* @param array $params
     */
    public function __construct( $cache, $api, $callback, $params )
    {         
        if( is_array( $params ) ) {
            $this->params = $params;
        }    

        $this->cache     = $cache;
        $this->twitter   = $api;
        $this->callback  = $callback;
        $this->cachename = $this->cache->getCache();
    }


    /**
     * Cache validation
     *
     * This Method deletes expired entries and regenerates cached data.
     * 
     * @access private
     * @param $cache string
     * @return boolean
     */
    private function validate_cache( $cache )
    {
        $this->cache->eraseExpired();

        if ( ! $this->cache->isCached( $cache ) ) {
            $this->refresh_cache();
        }

        return true;
    }


    /**
     * Cache refreshing
     *
     * This Method generates the cache file and sets the cachname, data
     * and the expiration time.
     * 
     * @access private
     * @see Cache::store() https://github.com/cosenary/Simple-PHP-Cache
     */
    private function refresh_cache()
    {
        return $this->cache->store( $this->cachename, $this->twitter_api_call( $this->api_status, $this->params ), $this->expiration );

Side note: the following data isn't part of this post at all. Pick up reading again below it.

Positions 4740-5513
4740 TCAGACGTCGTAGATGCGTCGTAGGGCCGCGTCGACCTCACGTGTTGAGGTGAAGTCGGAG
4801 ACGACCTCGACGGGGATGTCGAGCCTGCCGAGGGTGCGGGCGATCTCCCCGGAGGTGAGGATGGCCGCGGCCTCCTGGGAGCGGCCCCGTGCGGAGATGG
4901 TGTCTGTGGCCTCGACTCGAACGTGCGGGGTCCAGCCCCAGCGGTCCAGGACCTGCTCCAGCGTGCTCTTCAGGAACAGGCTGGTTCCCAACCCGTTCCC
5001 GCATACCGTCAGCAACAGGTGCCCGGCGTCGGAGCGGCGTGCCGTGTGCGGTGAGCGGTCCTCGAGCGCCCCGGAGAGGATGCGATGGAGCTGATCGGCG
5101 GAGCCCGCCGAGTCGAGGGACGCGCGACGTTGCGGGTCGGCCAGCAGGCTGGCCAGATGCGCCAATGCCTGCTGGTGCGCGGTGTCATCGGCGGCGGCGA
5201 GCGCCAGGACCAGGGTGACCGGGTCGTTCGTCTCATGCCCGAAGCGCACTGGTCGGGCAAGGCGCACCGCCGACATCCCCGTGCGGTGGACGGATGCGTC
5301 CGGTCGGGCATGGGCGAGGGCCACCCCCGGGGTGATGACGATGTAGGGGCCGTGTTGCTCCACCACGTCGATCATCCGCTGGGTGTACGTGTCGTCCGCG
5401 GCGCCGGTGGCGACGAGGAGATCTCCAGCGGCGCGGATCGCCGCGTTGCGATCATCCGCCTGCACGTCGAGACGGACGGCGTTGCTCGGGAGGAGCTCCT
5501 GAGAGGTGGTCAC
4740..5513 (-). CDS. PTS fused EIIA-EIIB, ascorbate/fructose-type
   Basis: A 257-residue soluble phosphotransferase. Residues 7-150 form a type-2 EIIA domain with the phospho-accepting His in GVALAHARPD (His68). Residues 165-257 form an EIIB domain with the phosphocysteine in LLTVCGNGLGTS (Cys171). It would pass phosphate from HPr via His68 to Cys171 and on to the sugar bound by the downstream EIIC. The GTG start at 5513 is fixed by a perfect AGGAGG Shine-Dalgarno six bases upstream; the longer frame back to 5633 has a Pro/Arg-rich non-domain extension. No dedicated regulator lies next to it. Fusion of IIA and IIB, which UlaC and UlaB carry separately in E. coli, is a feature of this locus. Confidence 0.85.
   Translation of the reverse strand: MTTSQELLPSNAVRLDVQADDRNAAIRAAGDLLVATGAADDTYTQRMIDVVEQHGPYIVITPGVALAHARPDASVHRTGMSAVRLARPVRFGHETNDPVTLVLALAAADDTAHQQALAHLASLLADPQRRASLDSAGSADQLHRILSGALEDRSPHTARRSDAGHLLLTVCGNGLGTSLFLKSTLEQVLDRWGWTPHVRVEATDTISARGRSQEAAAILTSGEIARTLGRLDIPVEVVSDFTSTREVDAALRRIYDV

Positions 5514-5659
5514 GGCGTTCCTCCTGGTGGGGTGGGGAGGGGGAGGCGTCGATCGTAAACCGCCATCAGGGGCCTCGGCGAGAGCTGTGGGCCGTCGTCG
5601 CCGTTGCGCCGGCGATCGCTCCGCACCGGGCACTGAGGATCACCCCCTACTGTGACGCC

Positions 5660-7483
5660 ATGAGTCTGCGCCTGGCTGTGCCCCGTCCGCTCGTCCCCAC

}


    /**
     * Get Cache
     *
     * This Method returns the cached data if cache validation was successfull
     * 
     * @access private
     * @param string
     * @see Cache::retrieve() https://github.com/cosenary/Simple-PHP-Cache
     * @return object
     */
    private function get_json( $cache )
    {
        if ( $this->validate_cache( $cache ) ) {
            $json = $this->cache->retrieve( $cache );
        }
        return $json;
    }


    /**
     * Retrieve Data
     *
     * This Method retrieves and returned data from Twitter API.
     * 
     * @access private
     * @param $status string api status
     * @param $params array return parameters
     * @see TwitterOAuth::get() https://github.com/abraham/twitteroauth/blob/master/DOCUMENTATION